Note that many countries are already in a recession having nothing to do with China.  We believe that the countries who are net exporters of oil will continue to have a rough go of it.  A country such as Russia or Brazil that relies a great deal on selling oil will continue to be in a recession as long as oil prices are at current levels ($30/barrel).  Other countries that rely on selling commodities are being rocked by the falling commodity prices.

On the other hand, lower oil and commodity prices should be a boon to countries that are net importers of oil, such as India and the U.S.  However, considering the number of states where the oil boom is slowing down, the U.S. picture is more muddled on positives versus negatives with regard to the benefits of low oil prices.

Q:  What is causing all this volatility in the market?Cityscape and charts representing upward prices.

A:  China, Oil, and the Fed

CHINA:  China accounts for less than one percent of our GDP, so its economic importance to the U.S. is limited, but tends to get exaggerated in the media.  China’s economy is very important to the rest of the world as it accounts for 70 percent of the global demand for copper, steel, and aluminum, and 50 percent for coal.  Their slowdown is one of the main causes for the meltdown in commodity prices.  In addition, volatility in their immature markets, a pending devaluation of the yuan, and the government’s excessive meddling all make U.S. investors nervous.  China will continue to influence our financial markets because of the uncertainty of Chinese policy and their lack of transparency.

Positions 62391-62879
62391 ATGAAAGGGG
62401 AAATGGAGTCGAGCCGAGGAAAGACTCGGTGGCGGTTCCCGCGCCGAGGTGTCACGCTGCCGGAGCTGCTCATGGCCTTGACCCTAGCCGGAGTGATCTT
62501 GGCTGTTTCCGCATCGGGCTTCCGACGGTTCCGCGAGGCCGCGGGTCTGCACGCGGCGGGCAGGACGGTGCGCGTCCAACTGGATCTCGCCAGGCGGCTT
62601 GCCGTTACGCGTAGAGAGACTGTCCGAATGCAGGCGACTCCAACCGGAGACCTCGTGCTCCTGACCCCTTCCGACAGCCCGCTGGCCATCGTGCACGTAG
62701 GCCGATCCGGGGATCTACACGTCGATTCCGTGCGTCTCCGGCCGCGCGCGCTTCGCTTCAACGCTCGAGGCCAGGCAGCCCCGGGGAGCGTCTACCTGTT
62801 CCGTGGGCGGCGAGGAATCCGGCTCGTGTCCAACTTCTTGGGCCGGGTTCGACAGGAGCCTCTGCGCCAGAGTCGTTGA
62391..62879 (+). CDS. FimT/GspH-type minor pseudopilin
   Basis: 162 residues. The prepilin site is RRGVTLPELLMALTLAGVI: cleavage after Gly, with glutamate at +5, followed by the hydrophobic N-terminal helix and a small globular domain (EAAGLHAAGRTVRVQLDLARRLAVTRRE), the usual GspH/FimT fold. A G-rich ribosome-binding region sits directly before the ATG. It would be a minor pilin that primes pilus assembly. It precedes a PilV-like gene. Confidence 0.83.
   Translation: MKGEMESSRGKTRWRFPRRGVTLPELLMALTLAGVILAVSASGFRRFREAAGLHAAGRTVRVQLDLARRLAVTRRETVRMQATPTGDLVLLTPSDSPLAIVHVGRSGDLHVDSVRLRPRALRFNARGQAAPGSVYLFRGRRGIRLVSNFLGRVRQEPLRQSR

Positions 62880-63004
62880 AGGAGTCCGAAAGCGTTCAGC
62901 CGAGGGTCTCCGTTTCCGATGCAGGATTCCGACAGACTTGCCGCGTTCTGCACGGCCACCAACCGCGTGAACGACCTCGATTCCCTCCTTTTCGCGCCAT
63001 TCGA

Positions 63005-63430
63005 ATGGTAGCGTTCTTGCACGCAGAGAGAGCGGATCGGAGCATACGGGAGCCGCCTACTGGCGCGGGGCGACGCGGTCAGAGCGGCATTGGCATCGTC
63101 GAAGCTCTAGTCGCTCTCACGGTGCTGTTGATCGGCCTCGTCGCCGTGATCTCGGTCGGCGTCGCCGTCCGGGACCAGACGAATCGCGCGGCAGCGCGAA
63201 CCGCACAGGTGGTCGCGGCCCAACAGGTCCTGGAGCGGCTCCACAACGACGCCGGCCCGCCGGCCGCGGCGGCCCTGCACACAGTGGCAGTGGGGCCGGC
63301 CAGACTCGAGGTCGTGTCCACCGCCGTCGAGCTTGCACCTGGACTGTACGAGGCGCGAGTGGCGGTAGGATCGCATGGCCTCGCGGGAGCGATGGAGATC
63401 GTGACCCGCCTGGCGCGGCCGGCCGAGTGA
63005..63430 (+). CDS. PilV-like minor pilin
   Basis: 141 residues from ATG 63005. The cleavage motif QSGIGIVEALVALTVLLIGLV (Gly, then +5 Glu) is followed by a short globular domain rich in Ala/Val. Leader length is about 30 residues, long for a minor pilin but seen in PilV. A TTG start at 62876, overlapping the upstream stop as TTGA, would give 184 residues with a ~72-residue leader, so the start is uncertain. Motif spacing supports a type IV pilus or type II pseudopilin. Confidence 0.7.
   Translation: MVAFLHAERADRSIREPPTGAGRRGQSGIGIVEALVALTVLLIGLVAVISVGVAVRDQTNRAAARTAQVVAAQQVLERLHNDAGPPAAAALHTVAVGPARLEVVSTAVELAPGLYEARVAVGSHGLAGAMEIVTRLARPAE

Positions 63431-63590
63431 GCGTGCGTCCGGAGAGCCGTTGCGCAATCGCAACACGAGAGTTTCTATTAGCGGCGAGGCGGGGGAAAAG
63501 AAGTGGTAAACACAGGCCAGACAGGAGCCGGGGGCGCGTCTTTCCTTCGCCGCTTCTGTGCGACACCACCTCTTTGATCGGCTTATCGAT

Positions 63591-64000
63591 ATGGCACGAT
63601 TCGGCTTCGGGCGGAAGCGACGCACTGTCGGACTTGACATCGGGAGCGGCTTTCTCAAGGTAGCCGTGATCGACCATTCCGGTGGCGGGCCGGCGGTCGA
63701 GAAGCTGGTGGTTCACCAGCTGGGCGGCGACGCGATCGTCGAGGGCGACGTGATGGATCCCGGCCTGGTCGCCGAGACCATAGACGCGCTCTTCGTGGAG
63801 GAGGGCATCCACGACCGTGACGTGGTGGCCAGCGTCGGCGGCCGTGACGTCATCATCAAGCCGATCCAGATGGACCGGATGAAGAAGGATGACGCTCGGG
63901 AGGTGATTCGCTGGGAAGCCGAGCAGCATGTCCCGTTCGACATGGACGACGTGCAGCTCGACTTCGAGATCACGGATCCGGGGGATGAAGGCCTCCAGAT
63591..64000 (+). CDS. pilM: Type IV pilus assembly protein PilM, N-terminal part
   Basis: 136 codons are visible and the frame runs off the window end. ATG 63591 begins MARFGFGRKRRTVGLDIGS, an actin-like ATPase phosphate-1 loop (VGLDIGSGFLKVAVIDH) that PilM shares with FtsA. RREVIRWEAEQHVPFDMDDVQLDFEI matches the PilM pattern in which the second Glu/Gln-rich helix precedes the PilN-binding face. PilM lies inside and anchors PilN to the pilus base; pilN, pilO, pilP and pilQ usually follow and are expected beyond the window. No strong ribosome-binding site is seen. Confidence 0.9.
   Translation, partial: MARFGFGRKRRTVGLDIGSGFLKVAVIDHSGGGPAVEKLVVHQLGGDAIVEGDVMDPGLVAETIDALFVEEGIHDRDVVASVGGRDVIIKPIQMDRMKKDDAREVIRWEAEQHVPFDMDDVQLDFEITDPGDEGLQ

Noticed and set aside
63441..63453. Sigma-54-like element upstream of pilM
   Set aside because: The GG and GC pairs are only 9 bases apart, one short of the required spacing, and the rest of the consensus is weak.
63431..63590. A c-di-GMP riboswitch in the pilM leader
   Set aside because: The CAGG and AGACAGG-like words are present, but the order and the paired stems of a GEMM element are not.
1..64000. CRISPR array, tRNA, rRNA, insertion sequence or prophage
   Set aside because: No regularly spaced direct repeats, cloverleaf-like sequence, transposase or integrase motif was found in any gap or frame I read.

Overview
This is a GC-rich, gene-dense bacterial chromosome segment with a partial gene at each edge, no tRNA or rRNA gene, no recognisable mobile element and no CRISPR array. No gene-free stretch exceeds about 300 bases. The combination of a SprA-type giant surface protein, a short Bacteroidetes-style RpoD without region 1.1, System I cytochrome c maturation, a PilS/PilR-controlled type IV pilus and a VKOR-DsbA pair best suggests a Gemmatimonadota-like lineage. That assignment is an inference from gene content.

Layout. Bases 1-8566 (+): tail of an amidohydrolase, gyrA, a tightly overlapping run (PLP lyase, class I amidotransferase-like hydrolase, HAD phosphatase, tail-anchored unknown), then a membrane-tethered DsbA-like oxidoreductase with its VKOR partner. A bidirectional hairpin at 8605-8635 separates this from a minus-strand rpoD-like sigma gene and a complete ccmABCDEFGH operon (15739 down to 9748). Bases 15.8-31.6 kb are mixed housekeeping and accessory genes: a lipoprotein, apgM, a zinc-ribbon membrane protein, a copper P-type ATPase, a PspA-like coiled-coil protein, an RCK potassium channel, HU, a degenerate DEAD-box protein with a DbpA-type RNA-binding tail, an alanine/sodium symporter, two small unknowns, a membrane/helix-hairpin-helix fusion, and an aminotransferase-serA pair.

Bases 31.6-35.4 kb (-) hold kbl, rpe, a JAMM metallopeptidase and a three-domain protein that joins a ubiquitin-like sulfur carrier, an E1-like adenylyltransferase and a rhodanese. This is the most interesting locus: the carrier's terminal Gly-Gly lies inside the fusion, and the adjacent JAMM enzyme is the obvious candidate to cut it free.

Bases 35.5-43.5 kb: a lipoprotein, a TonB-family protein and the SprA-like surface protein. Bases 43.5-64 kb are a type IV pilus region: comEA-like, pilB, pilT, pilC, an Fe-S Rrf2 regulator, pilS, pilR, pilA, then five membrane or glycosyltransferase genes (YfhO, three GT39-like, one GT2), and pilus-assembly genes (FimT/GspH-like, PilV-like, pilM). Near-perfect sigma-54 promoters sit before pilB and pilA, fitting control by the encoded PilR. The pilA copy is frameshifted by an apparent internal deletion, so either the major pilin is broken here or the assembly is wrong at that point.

OIL:  Years ago, falling oil prices would have been a clear net positive for our economy because we were a nation of consumers using large amounts of oil.  Now we are also producers of large amounts of oil, and that is the difference.  A meaningful part of our economy is suffering the effects of lower oil prices through job cuts, lower cap-ex spending, and likely junk bond defaults.  The stock market needs oil prices to stabilize before it will find a bottom.

The FED:  In a recent speech, a Fed governor professed that the Fed is remaining on track to raise rates four times this year.  It was exactly what the markets did not want to hear given new concerns about our weak economic growth and the fear of a U.S. recession.  Now, unfortunately, if the Fed holds off future rate hikes altogether, the markets will fear the U.S. economy is dangerously close to recession.